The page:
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let's take a look at other business news we are follolowing this hour. nike announced the s surprise to part or ofof one of its totop executives. trevor edwards was considered a potentiaial successor f for the. he is stepepping down in august. meanwhile, management says they received complaints about inappropriate workplace behavior. i heart radio filed for bankruptcy. they own rendered 50 radio u.s..ns across the despite the bankruptcy, the company says it will operate business as usual. it is the end of an era for hong kong's richest man. he annouounced he is stepping dn as the chairman of his flagship knowledge.
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his companies from internet companies to supermarket chains and his worth is estimated at $36 billion. he told reporters he has been working a lolong time -- too lo. >> in the future, i will act as the senior consultant of the group. at the same time, i will put all of my efforts into the foundation for all work, especially focusing on health care and education. anca: and finally for me, snapchat's parent company facing more problems as another company -- celebrity has come out against the app. kylie jenenner criticized the update. rihanna is accusing the app of shaming domestic violence
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victims. this is in response to an ad asking people whether they would rather slap rihanna or punch chris brown. snapchat said the ad was posted in error and has been removed. shares in the company dropped 500% in first day trading. molly: thank you for that look at business news. time now for our press review. i am joined by solange. hi, solange. solange: hi, molly. a good deal of the coverage is the growing rift over the moscow issue. solange: yes, the cold war is not over.
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boris johnson thanks them for joining in on the british condemnation of russia. there is a cartoon -- ec vladimir putin -- you see europer putin kicking and the u.s. off the dance floor. you will notice under his book, the flags of syria and the ukraine. molly: what abouout the brbritih papers? solange: generally the same tune. here is the catchy headline -- putin as pariah. there is a but. foul.are people calling among them opposition leader jeremy corbyn. he is getting a lot of heat. he warned against mccarthyite intolerance of dissent. corbyn came out in support of theresa may's decision to expel the mess, but he says that
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written should wait for the results of the criminal investigation before condemning moscow. molly: what are missing from russian media? yes, the hispanic times saying that there was a rush to judgment. they say that three's a may is doing this for political reasons. this paper says that theresa may is not hitting putin where ertz. it argues that may really wants to be an effective leader in sanctioning putin. essence, downing street needs to go after the money that --sians are investing in investing in london if they really want to go after putin and the inner circle. molly: let's go to the united states. there is the conversation between trump and just injured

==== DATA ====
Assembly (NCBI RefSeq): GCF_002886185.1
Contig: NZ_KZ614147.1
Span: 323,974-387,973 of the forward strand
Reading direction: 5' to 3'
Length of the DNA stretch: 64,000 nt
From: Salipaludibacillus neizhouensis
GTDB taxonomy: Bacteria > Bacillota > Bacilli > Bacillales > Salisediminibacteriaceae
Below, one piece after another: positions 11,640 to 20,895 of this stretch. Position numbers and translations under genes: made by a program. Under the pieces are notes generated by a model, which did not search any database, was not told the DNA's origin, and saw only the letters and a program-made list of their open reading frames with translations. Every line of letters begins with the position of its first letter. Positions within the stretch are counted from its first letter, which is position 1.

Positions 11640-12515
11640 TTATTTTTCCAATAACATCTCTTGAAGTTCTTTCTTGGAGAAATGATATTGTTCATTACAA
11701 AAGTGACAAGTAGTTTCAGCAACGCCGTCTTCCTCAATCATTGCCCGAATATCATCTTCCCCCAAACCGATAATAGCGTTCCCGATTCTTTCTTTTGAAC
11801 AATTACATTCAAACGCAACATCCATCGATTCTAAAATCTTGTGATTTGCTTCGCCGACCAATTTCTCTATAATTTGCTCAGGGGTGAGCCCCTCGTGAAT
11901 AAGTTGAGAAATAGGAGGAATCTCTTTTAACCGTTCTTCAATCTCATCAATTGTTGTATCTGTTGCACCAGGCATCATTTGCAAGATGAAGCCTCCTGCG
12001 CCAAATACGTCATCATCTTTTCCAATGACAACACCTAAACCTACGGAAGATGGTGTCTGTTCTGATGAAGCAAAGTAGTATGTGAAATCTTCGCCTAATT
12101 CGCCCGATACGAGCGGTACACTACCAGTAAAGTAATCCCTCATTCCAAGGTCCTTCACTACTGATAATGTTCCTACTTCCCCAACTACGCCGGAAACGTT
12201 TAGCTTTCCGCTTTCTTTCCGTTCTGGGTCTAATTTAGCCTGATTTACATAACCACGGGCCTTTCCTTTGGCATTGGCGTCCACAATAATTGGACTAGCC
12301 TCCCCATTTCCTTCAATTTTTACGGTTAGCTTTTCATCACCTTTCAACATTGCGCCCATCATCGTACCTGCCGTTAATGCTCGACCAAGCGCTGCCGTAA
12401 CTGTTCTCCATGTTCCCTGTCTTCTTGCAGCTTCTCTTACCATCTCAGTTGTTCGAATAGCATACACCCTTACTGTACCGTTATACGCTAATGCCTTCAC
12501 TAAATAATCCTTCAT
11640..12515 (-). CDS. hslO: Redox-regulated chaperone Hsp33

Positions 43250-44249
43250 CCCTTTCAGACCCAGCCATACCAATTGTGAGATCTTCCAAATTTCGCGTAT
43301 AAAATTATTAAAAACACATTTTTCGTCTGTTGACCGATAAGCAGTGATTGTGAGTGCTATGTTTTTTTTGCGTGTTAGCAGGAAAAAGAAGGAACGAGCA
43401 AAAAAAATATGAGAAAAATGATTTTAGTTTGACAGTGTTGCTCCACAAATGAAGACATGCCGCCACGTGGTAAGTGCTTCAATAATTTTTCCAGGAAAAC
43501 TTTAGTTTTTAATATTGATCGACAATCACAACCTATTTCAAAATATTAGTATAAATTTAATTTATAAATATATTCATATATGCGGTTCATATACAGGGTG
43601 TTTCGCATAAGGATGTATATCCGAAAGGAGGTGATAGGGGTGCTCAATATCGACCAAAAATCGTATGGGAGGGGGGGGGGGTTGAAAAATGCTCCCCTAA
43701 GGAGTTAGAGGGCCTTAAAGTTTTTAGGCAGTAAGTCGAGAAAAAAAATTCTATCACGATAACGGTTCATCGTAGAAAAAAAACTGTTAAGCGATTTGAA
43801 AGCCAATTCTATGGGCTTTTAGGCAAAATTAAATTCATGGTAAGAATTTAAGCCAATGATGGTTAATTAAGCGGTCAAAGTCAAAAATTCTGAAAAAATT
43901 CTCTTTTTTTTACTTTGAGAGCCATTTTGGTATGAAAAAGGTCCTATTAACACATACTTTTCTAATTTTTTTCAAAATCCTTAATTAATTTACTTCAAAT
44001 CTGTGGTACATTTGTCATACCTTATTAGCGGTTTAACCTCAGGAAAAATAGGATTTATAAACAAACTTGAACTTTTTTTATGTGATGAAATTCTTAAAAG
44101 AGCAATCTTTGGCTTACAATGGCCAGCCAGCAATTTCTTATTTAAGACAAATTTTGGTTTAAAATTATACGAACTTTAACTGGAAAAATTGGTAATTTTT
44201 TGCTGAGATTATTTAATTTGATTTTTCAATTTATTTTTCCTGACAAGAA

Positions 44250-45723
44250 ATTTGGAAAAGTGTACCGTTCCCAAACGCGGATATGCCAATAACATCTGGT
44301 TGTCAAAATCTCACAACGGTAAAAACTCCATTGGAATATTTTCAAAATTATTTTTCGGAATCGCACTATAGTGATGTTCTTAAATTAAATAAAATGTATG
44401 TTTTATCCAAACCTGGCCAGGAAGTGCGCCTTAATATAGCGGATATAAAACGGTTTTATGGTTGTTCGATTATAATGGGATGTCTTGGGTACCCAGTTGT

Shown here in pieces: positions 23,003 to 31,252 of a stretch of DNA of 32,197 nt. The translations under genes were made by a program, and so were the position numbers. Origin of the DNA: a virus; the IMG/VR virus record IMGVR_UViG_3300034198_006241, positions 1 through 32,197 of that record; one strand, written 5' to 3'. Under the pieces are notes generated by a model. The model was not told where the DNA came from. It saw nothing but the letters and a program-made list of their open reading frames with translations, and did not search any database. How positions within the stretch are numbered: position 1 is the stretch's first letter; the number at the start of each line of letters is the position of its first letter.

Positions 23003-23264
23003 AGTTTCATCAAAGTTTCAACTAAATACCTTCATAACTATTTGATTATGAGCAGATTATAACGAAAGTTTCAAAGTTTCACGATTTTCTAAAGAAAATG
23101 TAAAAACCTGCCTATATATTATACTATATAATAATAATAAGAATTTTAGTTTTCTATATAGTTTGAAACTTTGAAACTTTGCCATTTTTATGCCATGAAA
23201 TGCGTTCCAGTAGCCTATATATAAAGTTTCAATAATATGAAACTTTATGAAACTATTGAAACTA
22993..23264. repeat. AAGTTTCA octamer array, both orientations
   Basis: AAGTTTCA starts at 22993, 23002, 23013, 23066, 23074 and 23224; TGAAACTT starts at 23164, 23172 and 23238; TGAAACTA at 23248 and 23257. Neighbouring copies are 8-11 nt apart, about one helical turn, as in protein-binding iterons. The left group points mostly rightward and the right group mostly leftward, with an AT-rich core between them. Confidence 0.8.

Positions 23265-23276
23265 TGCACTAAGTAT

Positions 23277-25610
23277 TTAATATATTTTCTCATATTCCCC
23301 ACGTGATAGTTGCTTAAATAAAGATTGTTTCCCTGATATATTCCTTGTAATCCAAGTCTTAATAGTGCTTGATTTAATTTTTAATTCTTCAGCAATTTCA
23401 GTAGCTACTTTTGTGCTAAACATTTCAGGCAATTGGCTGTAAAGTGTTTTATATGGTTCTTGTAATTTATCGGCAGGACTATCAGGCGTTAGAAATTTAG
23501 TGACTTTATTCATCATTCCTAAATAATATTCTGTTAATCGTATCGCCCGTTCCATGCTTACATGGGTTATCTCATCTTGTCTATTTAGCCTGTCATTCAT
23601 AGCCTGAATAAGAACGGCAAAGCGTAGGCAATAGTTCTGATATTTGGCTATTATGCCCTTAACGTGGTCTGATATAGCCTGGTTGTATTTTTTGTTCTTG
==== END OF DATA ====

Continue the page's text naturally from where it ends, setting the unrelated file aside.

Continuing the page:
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of making headlines. yes, the post got their audio of the president posting about a meeting he had with judo. in it, you essentially admits he had no idea what use talking about. to be specific, he tells the story of their meeting on trade deficits. on the tape he says, nice guy, good-looking comes in and says, donald we have no trade deficit, to which trump says, wrong, just, we do. this is the interesting thing -- trump says to his donors, i didn't even know. i add no idea. i just said "you're wrong." naturally, trump creating a lot of hubbub in the press. that he isublic says someone that is proud of
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blurring the line but when truth and lies and this shows the depth of his pathology. molly: houses being received in canada? solange: well, they are having a field day. they say there is one person who stands to benefit from the recording, and that is justin trudeau. they say this is the perfect time for the premise or to get back his golden boy image back internationally. what is wrong with his image echo it t took a beating during his visit to india where he and his family were widely criticized for wearing saris. molly: from golden boy image to actual gold. some has fallen out of the sky. solange: yes, in siberia, , a cargo, lost its precious
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specifically printed $68 million of gold, platinum, and precious diamonds. interrupted from the belly of the plane as it gained altitude. an extensiveegun search and they say they have recovered all of it. molly: perhaps one or two do. you never know the exact amount. for more, head to our website, alright, that is a look at the latest headlines in the written press. we will take a quick break. the news continues here on france 24. we crossed to sweden. there's the possibility the country could play a role in a possible face to face meeting between donald trump and north korean leader kim jong on. -- kim jong-un. that's after the break. >> reporters presented by marco in.
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thane people live on less one euro a day. high corruption. for many, leaving seems the only has begunut germany to expel economic migrants from kosovo. only qualified students can hope for reentry. ins people are leaving droves and undermining the chances of development. on france 24 and >> i am the france 24 correspondent in madrid. join me live and check out my reports on france 24 and >> sora -- sarah morris, one of 124 france 24 correspondents around the world. ♪